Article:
Researchers said they have found a way to crack the code used in millions of car keys, a development they said could allow thieves to bypass the security systems on newer car models.

The research team at Johns Hopkins University (search) said Saturday it discovered that the "immobilizer" security system developed by Texas Instruments (TXN) could be cracked using a "relatively inexpensive electronic device" that acquires information hidden in the microchips that make the system work.

The radio-frequency security system (search) being used in more than 150 million new Fords, Toyotas and Nissans involves a transponder chip embedded in the key and a reader inside the car. If the reader does not recognize the transponder, the car will not start, even if the key inserted in the ignition is the correct one.

It's similar to the new gasoline purchase system in which a reader inside the gas pump is able to recognize a small key-chain tag when the tag is waved in front of it. The transaction is then charged to the tag owner's credit card.

Researchers said they were able to crack that code, too.

"We stole our own car, and we bought gas stealing from our own credit card," said Avi Rubin (search), a professor of computer science at Johns Hopkins who led the research team.

Texas Instruments was recently given demonstrations of the team's code cracking capabilities, but the company maintains its system is secure.

Tony Sabetti, a business manager with Texas Instruments, said the hardware used to crack the codes is cumbersome, expensive and not practical for common thieves.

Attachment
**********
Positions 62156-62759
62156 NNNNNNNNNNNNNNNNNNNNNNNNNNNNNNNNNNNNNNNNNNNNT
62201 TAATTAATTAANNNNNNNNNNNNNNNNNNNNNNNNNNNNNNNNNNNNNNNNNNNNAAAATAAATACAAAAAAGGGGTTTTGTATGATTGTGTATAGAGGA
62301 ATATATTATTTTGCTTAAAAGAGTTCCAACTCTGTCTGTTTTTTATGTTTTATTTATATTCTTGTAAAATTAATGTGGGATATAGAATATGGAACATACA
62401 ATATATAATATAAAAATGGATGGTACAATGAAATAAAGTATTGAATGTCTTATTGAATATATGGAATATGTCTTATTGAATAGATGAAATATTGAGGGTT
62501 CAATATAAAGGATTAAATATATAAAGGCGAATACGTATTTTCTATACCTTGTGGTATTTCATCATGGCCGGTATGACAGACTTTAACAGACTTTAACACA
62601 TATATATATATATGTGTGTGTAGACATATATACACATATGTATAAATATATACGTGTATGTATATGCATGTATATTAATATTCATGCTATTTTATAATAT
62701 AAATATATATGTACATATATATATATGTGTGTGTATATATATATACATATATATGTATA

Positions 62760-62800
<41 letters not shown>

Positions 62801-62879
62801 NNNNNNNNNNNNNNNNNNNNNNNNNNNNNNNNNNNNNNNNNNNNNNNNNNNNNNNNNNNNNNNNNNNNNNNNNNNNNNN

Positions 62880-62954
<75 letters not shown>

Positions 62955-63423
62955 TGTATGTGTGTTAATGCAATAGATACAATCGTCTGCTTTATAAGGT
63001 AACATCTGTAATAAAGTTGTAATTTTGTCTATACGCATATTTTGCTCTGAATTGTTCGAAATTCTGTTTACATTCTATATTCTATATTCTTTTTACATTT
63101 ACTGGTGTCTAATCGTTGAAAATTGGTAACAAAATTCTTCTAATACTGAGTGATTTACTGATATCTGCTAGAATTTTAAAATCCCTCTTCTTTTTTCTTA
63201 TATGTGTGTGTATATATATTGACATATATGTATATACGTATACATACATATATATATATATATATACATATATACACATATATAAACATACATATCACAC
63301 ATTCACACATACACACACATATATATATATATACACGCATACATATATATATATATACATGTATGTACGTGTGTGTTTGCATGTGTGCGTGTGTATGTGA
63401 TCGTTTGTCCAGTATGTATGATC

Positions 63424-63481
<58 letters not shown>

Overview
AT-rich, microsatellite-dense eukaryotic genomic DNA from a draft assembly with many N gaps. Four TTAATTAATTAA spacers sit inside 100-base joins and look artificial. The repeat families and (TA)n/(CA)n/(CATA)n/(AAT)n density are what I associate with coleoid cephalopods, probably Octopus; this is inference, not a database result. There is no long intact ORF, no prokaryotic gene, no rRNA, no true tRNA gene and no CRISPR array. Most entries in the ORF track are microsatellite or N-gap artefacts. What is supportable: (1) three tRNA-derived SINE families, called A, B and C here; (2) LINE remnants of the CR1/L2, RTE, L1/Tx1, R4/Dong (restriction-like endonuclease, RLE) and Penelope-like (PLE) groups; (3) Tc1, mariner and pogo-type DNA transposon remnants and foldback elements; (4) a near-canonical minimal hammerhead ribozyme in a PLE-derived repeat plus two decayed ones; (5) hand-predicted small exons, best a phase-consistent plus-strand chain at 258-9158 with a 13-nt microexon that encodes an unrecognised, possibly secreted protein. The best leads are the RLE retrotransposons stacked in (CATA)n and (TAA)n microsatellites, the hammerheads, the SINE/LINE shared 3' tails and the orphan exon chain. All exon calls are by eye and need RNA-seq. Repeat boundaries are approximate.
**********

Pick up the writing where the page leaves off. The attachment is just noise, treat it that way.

"I think the way in which it's presented as being inexpensive to do and quick and all the rest of that is an exaggeration," Sabetti said. "And because of that, we believe the technology still is extremely secure for the applications that it's used in."

But Rubin said the code-breaking demonstrations illustrate that developers did not pay enough attention to security.

"I think the implications are that it sets us back about 10 years ago where we were with car security," Rubin said.

In the seven years the technology has been in use, Texas Instruments has never had a reported incident where a car has been stolen or a gasoline-purchasing tag has been duplicated, company spokesman Bill Allen said.

The Johns Hopkins team, which was funded by Bedford, Mass.-based RSA Security Inc. (RSAS), recommended distributing free metallic sheaths to cover the radio frequency devices when they are not being used.

The sheath would prevent the card's information from being "captured" by a thief's radio-frequency detector.